Accordingly, historical and cultural details are everywhere in the novel: family history, personal histories, the broader history of black Americans in New England, and the horrifying legacy of eugenics are woven together to tell the story of the Freeman family. It’s 1990, and the foursome—Charles and Laurel and their two daughters, Charlotte and Callie—have been invited to participate in an experiment whose aims seem, at first, straightforward. Researchers at the Toneybee Institute for Ape Research have hired the Freemans because of their fluency in sign language. The family moves from Boston to the institute’s campus in the Berkshires in order to raise a young chimp named Charlie as one of their own, with the intention of providing Charlie an immersive language experience that will, it is hoped, lead him to fluent signing. The gig even comes with a car.
The book’s opening finds the Freemans diving that new Volvo from Boston to the imposing and unnerving Toneybee campus. It’s as expertly mysterious an opening chapter as any you’d find in a great gothic novel or a thriller (Jane Eyre and The Haunting of Hill House come to mind), but the mysteries and horrors to be found at Toneybee aren’t supernatural; they’re social and—you guessed it—historical.
Soon enough, the Freemans find themselves living with young Charlie in the countryside among researchers whose aims quickly seem suspect. Who, really, is the subject of this study? Why are they making video recordings that focus on the Freemans when it’s Charlie, the chimp, who’s at the heart of the experiment?
When Charlotte learns of abominable physiognomic experiments once undertaken at Toneybee, things begin to unravel. In attempting to explain away the institution’s past—in which a Toneybee scientist drugged black residents of the county before administering intelligence tests that would later be compared to the test results of the apes housed at the institute—Toneybee’s founder presents a racist, tone-deaf letter of apology. It is addressed, ridiculously, to the “African American people,” and the 19 pages that follow present one of current literature’s best and most unsettling depictions of white noblesse oblige.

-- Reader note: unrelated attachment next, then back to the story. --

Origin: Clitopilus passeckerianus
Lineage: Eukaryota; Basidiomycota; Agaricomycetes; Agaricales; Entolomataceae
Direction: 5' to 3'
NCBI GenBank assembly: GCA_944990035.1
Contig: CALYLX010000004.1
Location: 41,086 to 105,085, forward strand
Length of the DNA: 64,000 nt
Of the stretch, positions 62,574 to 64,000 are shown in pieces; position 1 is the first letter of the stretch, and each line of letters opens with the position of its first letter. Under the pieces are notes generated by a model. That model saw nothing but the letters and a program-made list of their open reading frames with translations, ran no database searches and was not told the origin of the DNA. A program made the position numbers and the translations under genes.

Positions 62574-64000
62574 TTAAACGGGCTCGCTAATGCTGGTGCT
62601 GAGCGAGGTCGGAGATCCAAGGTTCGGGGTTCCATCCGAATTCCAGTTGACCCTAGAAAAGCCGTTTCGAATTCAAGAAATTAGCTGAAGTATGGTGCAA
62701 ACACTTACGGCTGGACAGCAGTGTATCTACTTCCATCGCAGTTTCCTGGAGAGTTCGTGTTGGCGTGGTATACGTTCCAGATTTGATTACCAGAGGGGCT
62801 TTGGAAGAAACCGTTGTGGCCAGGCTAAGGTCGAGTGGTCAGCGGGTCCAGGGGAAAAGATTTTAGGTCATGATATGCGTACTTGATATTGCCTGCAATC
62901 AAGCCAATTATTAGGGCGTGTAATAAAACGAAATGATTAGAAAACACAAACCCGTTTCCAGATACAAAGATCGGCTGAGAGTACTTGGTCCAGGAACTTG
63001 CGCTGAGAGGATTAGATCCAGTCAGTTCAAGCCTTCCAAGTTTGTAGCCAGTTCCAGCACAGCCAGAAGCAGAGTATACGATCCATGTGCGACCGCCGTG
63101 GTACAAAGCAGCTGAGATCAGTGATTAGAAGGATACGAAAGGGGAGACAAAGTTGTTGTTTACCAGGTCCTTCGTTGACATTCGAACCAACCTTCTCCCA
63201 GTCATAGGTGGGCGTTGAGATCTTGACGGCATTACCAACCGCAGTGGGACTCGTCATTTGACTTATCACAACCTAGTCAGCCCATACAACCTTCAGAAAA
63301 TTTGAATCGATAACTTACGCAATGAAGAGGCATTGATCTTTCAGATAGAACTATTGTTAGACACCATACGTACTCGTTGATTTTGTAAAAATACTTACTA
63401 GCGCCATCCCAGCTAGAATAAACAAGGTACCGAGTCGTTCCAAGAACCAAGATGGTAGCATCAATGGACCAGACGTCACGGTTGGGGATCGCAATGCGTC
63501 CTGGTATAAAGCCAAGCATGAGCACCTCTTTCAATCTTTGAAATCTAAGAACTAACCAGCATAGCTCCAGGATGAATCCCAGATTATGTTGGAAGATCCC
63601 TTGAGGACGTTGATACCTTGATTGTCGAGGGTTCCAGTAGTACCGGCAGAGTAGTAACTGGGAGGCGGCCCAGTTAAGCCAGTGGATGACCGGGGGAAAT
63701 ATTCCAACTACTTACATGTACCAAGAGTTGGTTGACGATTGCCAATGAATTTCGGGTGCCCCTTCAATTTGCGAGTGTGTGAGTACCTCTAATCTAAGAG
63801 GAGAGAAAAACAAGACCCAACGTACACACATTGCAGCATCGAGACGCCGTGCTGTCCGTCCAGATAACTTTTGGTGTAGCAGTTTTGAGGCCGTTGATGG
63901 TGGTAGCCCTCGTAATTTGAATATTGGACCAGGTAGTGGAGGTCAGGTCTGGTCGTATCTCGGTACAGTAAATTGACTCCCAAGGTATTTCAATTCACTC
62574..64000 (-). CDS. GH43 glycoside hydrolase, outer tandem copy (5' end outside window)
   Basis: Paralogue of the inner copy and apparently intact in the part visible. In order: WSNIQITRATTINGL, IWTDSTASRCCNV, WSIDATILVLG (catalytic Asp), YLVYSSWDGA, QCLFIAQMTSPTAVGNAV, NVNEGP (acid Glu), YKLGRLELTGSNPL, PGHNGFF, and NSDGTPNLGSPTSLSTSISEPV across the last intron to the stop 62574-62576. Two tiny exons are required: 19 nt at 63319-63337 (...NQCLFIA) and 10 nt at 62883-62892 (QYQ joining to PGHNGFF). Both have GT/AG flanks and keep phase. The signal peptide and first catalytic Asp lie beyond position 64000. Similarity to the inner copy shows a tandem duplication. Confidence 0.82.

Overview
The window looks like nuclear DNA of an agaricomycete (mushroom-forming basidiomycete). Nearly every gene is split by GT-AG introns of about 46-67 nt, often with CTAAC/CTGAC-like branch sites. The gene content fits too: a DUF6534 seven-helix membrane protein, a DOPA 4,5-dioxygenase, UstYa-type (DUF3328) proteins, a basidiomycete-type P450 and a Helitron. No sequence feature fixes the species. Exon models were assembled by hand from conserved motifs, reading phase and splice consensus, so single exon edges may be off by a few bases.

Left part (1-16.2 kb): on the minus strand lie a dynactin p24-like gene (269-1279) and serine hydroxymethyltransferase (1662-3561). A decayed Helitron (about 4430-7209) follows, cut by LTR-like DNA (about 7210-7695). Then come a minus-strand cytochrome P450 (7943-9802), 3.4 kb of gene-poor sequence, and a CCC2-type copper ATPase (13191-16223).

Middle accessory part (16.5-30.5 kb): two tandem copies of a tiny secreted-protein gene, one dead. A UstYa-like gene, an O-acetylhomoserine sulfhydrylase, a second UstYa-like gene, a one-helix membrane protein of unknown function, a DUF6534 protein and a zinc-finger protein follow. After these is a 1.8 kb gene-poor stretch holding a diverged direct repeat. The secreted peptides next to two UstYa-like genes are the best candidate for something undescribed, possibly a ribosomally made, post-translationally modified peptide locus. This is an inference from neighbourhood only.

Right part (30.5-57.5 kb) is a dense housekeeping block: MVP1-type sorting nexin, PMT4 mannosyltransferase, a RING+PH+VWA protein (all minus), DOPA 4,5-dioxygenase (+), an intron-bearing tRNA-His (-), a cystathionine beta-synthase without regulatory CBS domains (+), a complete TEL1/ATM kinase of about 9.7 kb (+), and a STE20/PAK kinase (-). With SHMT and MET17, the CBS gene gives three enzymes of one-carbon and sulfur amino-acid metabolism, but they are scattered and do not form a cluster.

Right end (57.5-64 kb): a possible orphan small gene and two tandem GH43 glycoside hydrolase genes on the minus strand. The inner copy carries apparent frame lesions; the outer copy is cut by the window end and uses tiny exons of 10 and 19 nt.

The difficulty of writing about racial tensions and the inherent politics of the endeavor aren’t lost on Greenidge. “As much as everybody loves to write about race and to say that we need to have a difficult national conversation about race, actually going directly to it and talking about it is nearly impossible for most people,” she says.
I ask Greenidge why she thinks people find it so hard to discuss race when we’re frequently reminded of racial imbalances and injustices. “We have a beautiful and wonderful ideal that everybody is created equal and that everyone is equal under the law,” she says. “No joke, I recite the Declaration of Independence in the morning when I wake up. It’s my common prayer, essentially. It’s beautiful. It’s so beautiful that it’s entrained in our culture, but what that also means is that we’re forced to face how it gets pulled through our weird, clumsy, awkward, dumb American selves. In the process, we don’t really recognize when there are real imbalances. We want to believe that the ideal already exists for us.”
In the novel, the biggest stumbling block for the Freemans is that, try as they might, that ideal—that all are created equal—isn’t applied to them by their white employers at Toneybee, who are also their landlords. This makes it all the more heartbreaking to watch as Laurel and Callie attempt to teach Charlie to sign and to coax him into behaving more like a human child. In attempting to find and foster the humanness in him, they’re also, through their own acts of patience, intimacy, and empathy, asking the Toneybee researchers, and more broadly the world, to see them as fully and unequivocally human.
There have been many novels about the ugly legacy of racism in recent years, but Greenidge offers something different. We Love You, Charlie Freeman is, in the narrowest sense, a novel about a young woman who comes of age alongside a lab chimp in rural Massachusetts and, in the broadest sense, a book about how an entire culture—the great American experiment—stumbles awkwardly forward, more or less in the direction of greater equitability.
Nate Brown is the managing editor of American Short Fiction.